PREDICTION CORRECT: PRIME LENDING INCREASED TO 10.25%
South Africa’s first rate announcement of the year will be made at 1PM today and the bond market seems to have already decided that the rate will be increased by 0.5% with bonds pricing in line with this move. The vast majority of economists agree that a rate hike will occur with the only argument being an increase of 0.25% or 0.5%.
Why this certainty? The Rand and inflation. The Rand has been in decline since early 2015, a decline made somewhat steeper by China related jitters in September and Zuma related jitters in December. This kind of a decline would have put massive upward pressure on inflation even at a time without drought but now we must also import millions of tons of maize in addition to the other products we already import (oil, high-tech consumer goods, parts for machines etc.)
The SARB’s stated objective is to maintain inflation within a 3% -6% target band and it does this by manipulating the interest rate (and thus the supply/cost of credit).
Inflation for December quickened to 5.2% and is expected to breach 6% in January making a rate increase necessary, at least in the thinking of the SARB. Increasing the interest rate has also, traditionally, had a positive impact on the Rand exchange rate as increased rates offer better returns on investments (bonds). Which makes an interest rate even more tantalizing and seemingly desirable.
Unfortunately, the problems that are causing the slide in the Rand and the quickening of inflation are out of the control of the SARB. The top three factors (or grouping of factors) are:
1) Global Downturn
Currently there is a global economic slowdown and our single biggest trading partner, China, is at the centre of it. This has sparked massive capital outflows from emerging markets, like South Africa, and has seen commodity prices (from gold to oil) steeply decline.
Food prices are set to jump rapidly as planting seasons pass and quotas are not met. Millions of tons of maize are already on their way to South Africa but there might still be a shortfall later in the year. That means mielie pap, the staple food of South Africa, might disappear from shelves.
The drought is also decimating other crops and livestock will suffer too. Unsatisfied demand would already have spiked the prices. But the decline of the Rand has made the cost of imported food somewhere close to 40% more expensive than a year ago.
3) The Rand (actually: Government)
US Dollar strength, the drought and the global downturn are only part of the problem with the Rand. The reality is that there are deep seated structural flaws in our economy that are inhibiting growth. If these flaws did not exist, we would still have seen a decline, true, but we would have been better insulated.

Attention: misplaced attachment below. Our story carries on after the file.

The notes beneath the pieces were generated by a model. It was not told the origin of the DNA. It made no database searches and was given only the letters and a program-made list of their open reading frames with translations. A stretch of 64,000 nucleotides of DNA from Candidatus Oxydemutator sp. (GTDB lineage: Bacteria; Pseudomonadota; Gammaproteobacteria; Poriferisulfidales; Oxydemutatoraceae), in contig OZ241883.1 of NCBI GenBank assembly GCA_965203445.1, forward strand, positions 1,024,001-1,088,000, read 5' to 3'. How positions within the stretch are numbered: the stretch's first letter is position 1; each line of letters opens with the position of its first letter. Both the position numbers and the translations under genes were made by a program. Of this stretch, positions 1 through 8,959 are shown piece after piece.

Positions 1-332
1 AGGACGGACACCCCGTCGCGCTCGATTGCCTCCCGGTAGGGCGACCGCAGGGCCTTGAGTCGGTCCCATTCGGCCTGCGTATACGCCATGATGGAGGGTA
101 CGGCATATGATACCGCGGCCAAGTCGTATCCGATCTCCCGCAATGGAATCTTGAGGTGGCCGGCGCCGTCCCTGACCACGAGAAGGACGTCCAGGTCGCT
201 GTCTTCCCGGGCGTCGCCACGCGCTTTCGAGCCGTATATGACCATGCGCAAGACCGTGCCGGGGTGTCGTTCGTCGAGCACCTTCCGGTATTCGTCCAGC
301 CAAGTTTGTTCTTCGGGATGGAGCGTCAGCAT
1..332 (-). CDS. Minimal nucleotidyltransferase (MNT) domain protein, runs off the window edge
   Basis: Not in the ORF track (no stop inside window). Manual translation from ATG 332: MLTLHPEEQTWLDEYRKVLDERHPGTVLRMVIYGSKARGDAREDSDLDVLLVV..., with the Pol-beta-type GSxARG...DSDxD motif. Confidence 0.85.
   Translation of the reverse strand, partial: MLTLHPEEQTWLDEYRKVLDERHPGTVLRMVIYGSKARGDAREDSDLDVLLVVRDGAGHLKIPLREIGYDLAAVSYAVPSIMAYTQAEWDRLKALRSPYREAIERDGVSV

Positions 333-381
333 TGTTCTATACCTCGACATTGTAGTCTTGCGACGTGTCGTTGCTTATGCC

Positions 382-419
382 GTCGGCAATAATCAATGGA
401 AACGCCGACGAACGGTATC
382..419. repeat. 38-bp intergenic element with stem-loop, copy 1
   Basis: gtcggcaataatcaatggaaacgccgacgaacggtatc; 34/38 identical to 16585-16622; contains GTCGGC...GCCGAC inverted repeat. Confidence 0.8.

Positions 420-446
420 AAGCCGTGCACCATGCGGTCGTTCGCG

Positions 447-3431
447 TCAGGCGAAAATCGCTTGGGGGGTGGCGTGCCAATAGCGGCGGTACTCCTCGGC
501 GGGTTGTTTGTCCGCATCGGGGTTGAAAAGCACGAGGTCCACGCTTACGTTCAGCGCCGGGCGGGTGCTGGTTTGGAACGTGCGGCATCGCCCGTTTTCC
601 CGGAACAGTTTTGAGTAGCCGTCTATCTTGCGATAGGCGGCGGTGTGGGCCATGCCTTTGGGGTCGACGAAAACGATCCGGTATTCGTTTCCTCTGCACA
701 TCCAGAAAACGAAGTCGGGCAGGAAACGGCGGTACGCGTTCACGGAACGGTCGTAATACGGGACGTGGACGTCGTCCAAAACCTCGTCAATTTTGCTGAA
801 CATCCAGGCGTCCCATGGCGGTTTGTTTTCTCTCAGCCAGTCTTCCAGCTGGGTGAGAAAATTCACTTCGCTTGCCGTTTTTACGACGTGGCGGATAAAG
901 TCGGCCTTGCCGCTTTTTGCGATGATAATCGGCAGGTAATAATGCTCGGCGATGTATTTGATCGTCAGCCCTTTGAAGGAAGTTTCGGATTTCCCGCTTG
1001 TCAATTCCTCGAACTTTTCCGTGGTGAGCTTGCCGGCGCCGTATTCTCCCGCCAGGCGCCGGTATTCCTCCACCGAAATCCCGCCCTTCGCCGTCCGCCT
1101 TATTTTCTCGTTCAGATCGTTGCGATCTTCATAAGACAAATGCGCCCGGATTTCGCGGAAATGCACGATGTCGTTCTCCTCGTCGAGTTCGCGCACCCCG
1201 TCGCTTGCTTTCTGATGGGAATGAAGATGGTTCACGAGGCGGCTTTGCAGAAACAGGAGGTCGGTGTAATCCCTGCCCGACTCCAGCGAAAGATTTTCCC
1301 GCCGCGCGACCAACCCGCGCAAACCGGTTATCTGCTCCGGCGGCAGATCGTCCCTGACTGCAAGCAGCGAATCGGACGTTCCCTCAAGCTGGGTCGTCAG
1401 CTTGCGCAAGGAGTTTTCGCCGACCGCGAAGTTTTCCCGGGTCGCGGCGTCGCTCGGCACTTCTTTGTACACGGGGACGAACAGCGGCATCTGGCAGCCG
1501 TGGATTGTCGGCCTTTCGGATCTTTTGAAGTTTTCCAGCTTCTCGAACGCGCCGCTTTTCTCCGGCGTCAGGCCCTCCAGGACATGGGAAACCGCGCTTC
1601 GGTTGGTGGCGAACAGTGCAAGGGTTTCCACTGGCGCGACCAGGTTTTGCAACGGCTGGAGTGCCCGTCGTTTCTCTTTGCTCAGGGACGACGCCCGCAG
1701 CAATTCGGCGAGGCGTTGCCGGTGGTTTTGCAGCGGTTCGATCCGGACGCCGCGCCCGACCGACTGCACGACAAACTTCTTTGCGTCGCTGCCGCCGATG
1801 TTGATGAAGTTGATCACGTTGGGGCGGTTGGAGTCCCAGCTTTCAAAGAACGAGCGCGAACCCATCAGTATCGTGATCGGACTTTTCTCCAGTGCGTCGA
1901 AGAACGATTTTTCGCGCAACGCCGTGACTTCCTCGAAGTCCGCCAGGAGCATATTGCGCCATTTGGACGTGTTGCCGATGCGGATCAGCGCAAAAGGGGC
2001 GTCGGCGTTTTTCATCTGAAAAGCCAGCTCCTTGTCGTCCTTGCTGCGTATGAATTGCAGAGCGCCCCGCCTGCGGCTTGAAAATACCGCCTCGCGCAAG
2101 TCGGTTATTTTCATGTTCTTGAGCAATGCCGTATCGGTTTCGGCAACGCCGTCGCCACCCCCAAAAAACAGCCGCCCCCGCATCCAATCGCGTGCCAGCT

There is an incapacity in our government to manage the sophisticated economy it finds itself heading and the many missteps (think SAA, PetroSA, Eskom, Nene) have undermined confidence and damaged our economy more than the drought and global down turn. In light of this fact any improvements to inflation and the Rand in the face of an interest rate hike are destined to be short lived.
Why do I think it is so bad?
Traditionally, inflation is driven by a growing economy where more people have more money to spend. This pushes up demand and this pushes up prices. Inflation. That growth in the economy is often spurred by cheap credit that in turn is used to finance factory or office expansions or investments in new products. Does that sound like South Africa?
We had the cheap credit but people used it to buy homes, cars, makes ends meet or (let’s be honest) acquire bling. Expansions were stifled and massive job creation has not happened and our economic growth is anemic (and set to worsen). We are caught in the the ‘stagflation’ trap (I’ve been banging on about this since 2014).
The SARB is as likely to influence the global economy as it is to influence the weather. And even the SARB, SARS and our finance ministry, once the crown jewels of our bureaucracy no longer shine so bright in the face of government meddling.
The manipulation of the interest rate, this tiny lever the SARB has, cannot shift the weight that is crushing us. In fact, there is a strong possibility that because of stagflation these rate increases (yes, more are predicted) might hurt us more than they help. Read more about this here.
ANYWAY, enough ranting. I predict:
A 50 point increase (0.5%) increase now with the aim of improving the Rand and reducing inflation. This is in line with SARB’s projections and gives them some breathing room. They will use this to wait and see what happens globally and to avoid raising the rates again too close to the election (somewhere between May and August).
Tomorrow’s predicted rise will push the repo rate up to 6.75% which in turn will see the prime lending rate reach 10.25%. This is the first time prime has breached 10% since March 2010. I’ll be writing a piece about what this means for your pocket next week.